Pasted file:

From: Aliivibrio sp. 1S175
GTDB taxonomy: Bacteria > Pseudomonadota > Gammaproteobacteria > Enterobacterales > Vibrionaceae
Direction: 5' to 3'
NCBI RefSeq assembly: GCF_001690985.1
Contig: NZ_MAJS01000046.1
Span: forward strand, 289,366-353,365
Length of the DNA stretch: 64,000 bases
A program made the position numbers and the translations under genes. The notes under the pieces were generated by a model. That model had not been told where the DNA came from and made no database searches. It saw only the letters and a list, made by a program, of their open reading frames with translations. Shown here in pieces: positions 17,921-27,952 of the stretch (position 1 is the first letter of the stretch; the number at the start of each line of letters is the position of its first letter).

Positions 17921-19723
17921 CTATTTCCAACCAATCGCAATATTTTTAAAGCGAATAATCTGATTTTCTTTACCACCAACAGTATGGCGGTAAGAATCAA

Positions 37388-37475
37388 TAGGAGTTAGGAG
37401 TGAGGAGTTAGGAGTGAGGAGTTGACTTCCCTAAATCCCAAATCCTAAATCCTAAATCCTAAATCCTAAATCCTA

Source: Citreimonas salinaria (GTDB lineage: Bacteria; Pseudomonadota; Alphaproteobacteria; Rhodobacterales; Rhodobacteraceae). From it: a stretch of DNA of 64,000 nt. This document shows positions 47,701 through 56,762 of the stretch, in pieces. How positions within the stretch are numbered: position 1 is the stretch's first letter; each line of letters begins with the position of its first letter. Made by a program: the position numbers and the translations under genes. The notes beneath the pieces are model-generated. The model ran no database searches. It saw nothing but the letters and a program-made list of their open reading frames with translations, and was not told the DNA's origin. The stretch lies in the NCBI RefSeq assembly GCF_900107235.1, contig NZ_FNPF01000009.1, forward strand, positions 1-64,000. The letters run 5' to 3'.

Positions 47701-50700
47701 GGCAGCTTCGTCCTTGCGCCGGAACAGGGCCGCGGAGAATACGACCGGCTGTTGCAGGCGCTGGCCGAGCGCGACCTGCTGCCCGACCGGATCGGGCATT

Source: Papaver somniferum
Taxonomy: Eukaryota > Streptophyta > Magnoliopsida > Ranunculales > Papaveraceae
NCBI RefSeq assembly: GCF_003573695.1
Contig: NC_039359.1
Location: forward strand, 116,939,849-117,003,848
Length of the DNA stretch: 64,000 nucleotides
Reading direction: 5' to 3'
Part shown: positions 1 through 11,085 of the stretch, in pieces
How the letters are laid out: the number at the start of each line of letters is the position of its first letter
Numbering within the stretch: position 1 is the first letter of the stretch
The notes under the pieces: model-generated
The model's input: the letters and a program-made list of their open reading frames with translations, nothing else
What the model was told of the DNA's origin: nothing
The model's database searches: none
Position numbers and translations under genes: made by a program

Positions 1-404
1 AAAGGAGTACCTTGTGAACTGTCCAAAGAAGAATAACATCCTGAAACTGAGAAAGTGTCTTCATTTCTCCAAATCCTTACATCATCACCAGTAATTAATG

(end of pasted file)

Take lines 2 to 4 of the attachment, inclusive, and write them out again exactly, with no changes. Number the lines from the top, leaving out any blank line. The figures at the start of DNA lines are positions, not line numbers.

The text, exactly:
GTDB taxonomy: Bacteria > Pseudomonadota > Gammaproteobacteria > Enterobacterales > Vibrionaceae
Direction: 5' to 3'
NCBI RefSeq assembly: GCF_001690985.1